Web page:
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Someone Who'll Watch Over Me - Full Length Play, Drama

Someone Who'll Watch Over Me

Frank McGuinness

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Full Length Play, Drama


ISBN: 9780573694110

"Brings its own light touch to grim matters." - The New York Times

"A beautiful play." - The New Yorker

More Information Below:

Description | Characters | Author | Now Playing | Reviews
: Acting Edition
: Paperback
: Large Print
: Stage Manager

Minimum Fee: $75 per performance


Full Length Play



Interior Set

An American doctor and an Irish journalist are being held captive by terrorists in Beirut. They exercise and they argue, supportive in their mutual determination to survive. They are joined by an English academic. The three display their national biases and prejudices, which are intensified in the cramped confines of their cell. As time passes, resentments and recriminations give way to an acknowledgment of their characters, strengths and weaknesses. They learn that humor is their surest weapon against their captors and the safest armor to protect themselves. They shoot imaginary films, they throw a big party for each other, they play a fantastical game of tennis, they laugh at and with each other, and they learn to lament what was lost in their lives before captivity. Each comes to know himself through listening to the stories, sorrows and joys of the others. At the end of the play, they are capable of standing together and alone.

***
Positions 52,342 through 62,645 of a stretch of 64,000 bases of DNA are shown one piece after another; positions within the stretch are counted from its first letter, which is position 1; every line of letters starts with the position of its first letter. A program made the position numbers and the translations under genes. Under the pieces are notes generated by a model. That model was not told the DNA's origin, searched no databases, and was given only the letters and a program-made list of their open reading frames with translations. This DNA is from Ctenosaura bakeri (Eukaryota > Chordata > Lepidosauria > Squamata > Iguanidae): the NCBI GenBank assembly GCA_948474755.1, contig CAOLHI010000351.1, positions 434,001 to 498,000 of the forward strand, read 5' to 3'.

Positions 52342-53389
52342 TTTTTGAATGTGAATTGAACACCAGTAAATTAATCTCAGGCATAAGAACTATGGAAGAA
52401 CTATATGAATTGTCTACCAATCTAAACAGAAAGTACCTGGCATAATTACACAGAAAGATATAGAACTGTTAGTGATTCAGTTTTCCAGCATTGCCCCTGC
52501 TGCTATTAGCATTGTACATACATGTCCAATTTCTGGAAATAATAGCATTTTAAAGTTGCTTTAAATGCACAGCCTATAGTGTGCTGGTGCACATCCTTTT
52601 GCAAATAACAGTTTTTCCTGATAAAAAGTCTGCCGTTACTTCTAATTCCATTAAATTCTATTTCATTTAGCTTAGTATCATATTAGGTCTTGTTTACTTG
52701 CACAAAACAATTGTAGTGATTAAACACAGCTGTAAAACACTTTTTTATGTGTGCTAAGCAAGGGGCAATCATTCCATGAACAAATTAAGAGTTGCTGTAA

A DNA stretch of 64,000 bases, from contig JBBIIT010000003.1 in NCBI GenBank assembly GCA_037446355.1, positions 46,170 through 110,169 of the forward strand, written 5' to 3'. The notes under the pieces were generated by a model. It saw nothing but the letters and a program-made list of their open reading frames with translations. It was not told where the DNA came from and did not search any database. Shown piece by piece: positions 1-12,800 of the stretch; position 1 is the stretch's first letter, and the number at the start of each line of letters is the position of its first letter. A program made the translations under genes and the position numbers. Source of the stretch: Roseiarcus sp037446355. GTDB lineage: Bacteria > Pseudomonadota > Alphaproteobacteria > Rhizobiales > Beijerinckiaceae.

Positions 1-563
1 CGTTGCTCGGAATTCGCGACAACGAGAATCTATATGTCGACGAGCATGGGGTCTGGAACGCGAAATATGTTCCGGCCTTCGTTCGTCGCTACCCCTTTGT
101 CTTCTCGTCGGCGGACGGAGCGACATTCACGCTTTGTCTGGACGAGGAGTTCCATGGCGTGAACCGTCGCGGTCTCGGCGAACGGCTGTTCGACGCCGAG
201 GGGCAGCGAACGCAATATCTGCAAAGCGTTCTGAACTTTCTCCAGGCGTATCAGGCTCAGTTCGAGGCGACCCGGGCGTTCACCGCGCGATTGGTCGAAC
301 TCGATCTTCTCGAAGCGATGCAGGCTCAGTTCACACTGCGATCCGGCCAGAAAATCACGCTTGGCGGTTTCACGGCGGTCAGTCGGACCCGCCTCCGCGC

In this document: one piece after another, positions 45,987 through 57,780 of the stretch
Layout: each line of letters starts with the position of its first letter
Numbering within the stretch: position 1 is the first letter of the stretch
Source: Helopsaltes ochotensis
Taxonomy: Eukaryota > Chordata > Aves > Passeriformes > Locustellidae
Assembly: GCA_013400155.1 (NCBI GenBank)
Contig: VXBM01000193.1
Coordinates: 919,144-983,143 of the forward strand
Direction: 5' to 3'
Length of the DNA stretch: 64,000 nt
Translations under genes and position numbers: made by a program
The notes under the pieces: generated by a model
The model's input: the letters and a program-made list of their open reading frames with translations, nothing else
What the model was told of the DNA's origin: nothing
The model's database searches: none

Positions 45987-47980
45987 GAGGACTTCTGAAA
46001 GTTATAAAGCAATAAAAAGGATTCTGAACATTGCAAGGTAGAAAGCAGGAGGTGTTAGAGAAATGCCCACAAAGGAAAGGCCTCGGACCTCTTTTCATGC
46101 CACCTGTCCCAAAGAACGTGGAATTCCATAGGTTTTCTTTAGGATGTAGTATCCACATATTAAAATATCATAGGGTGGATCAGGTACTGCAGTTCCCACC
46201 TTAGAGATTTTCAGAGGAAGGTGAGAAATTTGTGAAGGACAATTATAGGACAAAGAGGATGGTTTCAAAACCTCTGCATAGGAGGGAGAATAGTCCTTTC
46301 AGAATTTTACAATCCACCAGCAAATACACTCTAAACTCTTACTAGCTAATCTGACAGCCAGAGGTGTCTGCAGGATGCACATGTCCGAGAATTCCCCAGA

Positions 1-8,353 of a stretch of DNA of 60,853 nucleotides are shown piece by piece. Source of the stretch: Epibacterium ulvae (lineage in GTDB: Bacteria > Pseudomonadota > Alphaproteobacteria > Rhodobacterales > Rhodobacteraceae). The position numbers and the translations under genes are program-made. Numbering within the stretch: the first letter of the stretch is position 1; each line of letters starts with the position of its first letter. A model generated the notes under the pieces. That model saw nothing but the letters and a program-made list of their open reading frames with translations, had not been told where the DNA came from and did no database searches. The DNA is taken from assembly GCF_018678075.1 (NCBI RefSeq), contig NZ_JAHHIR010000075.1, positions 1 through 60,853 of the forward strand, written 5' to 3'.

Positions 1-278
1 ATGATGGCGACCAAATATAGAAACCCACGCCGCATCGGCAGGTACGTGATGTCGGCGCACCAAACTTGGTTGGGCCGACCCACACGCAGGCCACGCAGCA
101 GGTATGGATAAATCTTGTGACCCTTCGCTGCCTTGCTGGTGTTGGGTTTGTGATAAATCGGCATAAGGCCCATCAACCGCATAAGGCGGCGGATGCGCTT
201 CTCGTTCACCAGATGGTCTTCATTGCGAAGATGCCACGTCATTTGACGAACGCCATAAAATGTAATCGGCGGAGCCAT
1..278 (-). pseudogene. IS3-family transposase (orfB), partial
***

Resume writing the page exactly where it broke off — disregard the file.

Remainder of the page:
"Brings its own light touch to grim matters." - The New York Times

"A beautiful play." - The New Yorker




Now Playing
Cory Boughton 5/9/2013 1:16 PM
Frank McGuinness’ Someone Who’ll Watch Over Me is a remarkable script, in that it upholds the test of time as much today as when it was originally staged in 1992 as well as capturing the complexities of human characteristics from contradicting homelands under great emotional stress.
  The emotional roller coaster which takes the reader or audience member through fear and horror, friendship and fellowship, humor and hope, life and death, carries itself effortlessly through use of well placed scene changes which are understood easily as the passage of time for the imprisoned men.
  The characters themselves are complex and evolving, showing the biases of their home nations, their stereotypes and misconceptions all the while allowing for them to learn compassion, acceptance and find the human spirit which underlies the borders we are all born behind.
        A key to the beauty and pacing of the script comes from McGuinness’ use of starting the script deep in the scenes with no real exposition, forcing the reader or audience to answer their questions quickly on their own. By also allowing for the representation of time through scene changes, he creates completely new emotional levels for the characters as the show progresses.
  As we move further into human history, certain elements remain constant and appear as recurring themes throughout. Terrorism and kidnapping, cultural bias and conflict, innocent death even. We seem to accept these as natural elements with our headlines but rarely do we consider the emotional toll of those caught in the middle. McGuinness takes us there, fully and brazenly, and allows the reader or audience to experience the emotions involved, as terrifying as those can be while still showing the enduring power of the human spirit to guide us through troubled times and inescapable circumstances. The characters represent not individuals but entire emotional responses to international conflict, ones that every human can relate to and sympathize with.

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